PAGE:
Monday, March 28, 2011

Pork Chops and Cauliflower

I don’t know just how I came to make this dish, except that there was a cauliflower and two pork chops to be used up. Anyhow, the result was delicious, and the remaining cauliflower in its flavoured sauce just as good the following day (even without chops). It can be prepared well before wanted at the table, and will take half an hour to prepare and ¾ of an hour to complete. But one point I have discovered is that real pork chops – meat, fat and bone, are essential. Fat-free, lean, foreign, water-injected pork will produce a much inferior result.

PORK – Pork Chops and Cauliflower

You will need:

1 Cauliflower

Pork chops (one per person)

Ingredients for this (or any) white sauce - butter, plain flour, stock cube, Dijon mustard (optional), grated cheese (optional), pepper and salt, milk, or milk and water

Chilli powder (optional), turmeric (optional for extra colour)

Paprika (to sprinkle on top)

Depending on the thickness of the chops, cook them in a baking tin with a little oil in a hot oven for half an hour (for thick ones).

As you put them in the oven, rest a cauliflower in a little water in a saucepan and boil/steam it for 20 minutes. Make sure that the water does not boil away.

Now make a generous amount of white sauce. Do this in the normal way by melting a large lump of butter in a saucepan into which put 3 heaped dessert spoons of plain flour. Work the flour into the butter. Add to it 1 ½ pints of cold milk, or a mixture of milk and water. Whisk it all together to rid it of lumps, making sure to include the mixture at the angle where the sides of the pan meet the base (a metal spoon run around will draw this in). Keep whisking.

Add to this white sauce a dollop of Dijon mustard (if you have any at hand), a pinch of chilli powder (again, if you have any), a pinch of turmeric (if you have any and want a more glowing colour to the sauce), some grated cheese (optional, but for extra flavour), a stock cube of your choice, and plenty of salt and pepper. Keep whisking. Soon the sauce will start to bubble and be ready to use. Take it off the heat.

The cauliflower will be ready next (having been steam/boiled for 20 minutes). Strain it, using some of the water if you think the sauce needs a little thinning. Use a knife to cut up the drained cauliflower in its saucepan. Cut it into small pieces.

Add the white sauce to the chopped cauliflower and, when the chops are done, use the cauliflower/white sauce to cover and surround them in the baking tin. Sprinkle a little paprika over the top (for looks).

Finish cooking this dish right away with ¾ of an hour or more in a medium oven or, if kept until cold (even until the next day) at least an hour.

The above may sound complicated. But really all it says is this. Bake chops in the oven. Boil a cauliflower. Make a white sauce. Combine the lot. Cook.

Sunday, March 13, 2011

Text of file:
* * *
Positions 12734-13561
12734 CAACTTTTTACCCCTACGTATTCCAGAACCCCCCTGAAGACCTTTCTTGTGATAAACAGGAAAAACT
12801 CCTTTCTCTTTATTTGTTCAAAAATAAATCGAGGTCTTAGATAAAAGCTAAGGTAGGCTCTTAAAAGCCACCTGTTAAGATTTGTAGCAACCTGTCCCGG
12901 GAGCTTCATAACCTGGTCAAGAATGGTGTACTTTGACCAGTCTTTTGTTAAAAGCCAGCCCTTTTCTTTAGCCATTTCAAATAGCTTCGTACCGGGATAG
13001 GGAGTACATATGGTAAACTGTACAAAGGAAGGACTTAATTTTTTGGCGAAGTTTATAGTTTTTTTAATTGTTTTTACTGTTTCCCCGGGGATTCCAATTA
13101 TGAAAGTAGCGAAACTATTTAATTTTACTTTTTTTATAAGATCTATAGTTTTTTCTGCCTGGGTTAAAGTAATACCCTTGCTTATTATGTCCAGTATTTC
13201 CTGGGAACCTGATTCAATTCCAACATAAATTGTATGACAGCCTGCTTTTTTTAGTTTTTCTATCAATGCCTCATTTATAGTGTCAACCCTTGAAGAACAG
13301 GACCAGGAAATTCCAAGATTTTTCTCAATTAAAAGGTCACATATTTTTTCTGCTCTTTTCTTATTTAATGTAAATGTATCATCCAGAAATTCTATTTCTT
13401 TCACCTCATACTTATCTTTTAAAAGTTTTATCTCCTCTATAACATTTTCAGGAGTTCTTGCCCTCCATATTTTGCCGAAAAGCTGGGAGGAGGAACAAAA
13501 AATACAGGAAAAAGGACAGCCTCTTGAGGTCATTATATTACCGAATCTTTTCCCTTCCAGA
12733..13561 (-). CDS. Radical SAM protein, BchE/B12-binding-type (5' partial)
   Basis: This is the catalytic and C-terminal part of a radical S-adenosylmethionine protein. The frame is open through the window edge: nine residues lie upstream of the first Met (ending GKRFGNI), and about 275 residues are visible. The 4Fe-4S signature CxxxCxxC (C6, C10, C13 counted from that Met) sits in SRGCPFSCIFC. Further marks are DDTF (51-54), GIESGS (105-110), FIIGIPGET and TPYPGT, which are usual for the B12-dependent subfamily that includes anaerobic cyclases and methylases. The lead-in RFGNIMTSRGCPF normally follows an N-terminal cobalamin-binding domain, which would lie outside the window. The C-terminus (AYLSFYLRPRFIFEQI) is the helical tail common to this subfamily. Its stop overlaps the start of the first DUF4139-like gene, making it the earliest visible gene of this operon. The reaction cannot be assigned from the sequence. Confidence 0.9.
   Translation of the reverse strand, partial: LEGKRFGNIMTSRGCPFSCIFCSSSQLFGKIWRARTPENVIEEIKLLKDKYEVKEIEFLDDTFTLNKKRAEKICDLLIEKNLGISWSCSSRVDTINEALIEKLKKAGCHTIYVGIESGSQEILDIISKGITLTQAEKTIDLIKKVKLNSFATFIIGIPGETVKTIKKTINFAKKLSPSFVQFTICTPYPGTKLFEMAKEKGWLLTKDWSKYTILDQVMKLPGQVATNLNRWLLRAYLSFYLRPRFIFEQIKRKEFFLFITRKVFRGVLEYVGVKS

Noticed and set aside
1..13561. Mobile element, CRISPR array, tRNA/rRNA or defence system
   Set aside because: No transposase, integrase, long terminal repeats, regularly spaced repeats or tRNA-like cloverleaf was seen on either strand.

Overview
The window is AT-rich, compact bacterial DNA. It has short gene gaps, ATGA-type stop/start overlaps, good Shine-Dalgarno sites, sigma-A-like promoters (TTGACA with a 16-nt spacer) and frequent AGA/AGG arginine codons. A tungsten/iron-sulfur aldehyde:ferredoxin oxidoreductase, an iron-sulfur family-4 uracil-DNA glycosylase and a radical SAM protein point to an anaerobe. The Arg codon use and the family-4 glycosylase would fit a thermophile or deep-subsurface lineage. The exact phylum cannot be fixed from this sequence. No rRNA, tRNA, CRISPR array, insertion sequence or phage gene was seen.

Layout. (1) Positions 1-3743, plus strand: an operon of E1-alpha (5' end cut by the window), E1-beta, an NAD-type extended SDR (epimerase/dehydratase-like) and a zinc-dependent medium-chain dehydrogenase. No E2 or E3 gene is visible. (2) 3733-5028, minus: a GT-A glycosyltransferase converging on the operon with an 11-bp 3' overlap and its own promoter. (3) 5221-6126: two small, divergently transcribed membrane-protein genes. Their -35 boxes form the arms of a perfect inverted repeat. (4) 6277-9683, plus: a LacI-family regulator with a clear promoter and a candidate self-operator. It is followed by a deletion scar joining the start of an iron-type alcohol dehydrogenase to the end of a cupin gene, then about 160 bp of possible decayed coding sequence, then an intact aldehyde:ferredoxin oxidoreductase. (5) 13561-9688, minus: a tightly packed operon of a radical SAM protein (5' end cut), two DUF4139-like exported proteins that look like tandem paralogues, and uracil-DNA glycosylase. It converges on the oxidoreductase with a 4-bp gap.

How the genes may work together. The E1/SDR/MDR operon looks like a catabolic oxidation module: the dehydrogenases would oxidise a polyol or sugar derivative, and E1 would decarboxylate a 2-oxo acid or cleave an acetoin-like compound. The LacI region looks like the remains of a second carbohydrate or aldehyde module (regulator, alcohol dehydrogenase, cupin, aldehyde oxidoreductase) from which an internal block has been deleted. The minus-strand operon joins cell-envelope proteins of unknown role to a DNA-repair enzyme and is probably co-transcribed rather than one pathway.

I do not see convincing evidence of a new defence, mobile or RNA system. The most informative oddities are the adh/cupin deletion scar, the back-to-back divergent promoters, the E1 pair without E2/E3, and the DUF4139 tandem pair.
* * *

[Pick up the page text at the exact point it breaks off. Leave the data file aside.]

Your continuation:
Book Week

It was quite by chance that we saw the tail of a television programme about the giving-away of books in Trafalgar Square. We understood from what we saw that it was the start of a week when new books were given away for free.

Only a few days before, we had closed down our own Mudlark Press as, with no further publicity, and no distribution, not to mention that several dockland books were a little out of date, orders had declined. In fact, it had come to the state when the nearly 100% increase in the cost of our P.O. Box number almost outweighed our annual income.

This left us with quite a few books that we had stored around the house – now taking up room. Here, surely, was just the chance to give away much of our “timeless” stock as encouragement for others to take pleasure in the printed word, and thus to indirectly help our beleaguered libraries.

I put half a dozen copies of “Harbours, Girls and a Slumbering World” in my bag before I walked a short distance down our road to buy the morning newspaper, and came back with the bag empty.

“It’s give-away-a-book-week,” I said in accosting anyone who might be conversant with our language.

All were most grateful and delighted with the book, and the idea behind it.

And that was only the start.

There were only a few refusals by people naturally suspicious of being offered something for nothing, and one or two who had too many books already and just wanted to chat.

But generally speaking, most were extremely happy and considered themselves to be very lucky.

I was sometimes asked if I was the author, and even asked to sign a few copies.

And for Margreet and I the whole process was a delight, especially to see people suddenly change from their workaday demeanour to a smiling one on accepting our gift.

Now we have more room in the house – and a somewhat glowing feeling inside.

Wednesday, March 09, 2011


My memory for earlier times tells me that rissoles were once leftover food, and served mainly to children. Leftover food they may be, and now delicious for adults as well.

I have just made rissoles that were as excellent as many a recent dish.

They were constructed with beef that was fine when roast, a bit chewy when cold, and then, when put through the mincer and turned into rissoles – deliciously flavoursome with crisp and soft textures. And they are simple to make.


You will need:

Minced roast beef

Cold mashed potato

Pepper and salt

Amoy chilli sauce or another kind (a little)

Chopped coriander leaves (a few)


Olive oil

Mix the above ingredients together thoroughly. Then form rissoles with your hands. Dip the rissoles into flour, giving them a generous top and bottom coating of it.

Fry the rissoles slowly in olive oil until both sides are brown and crisp.

That’s it.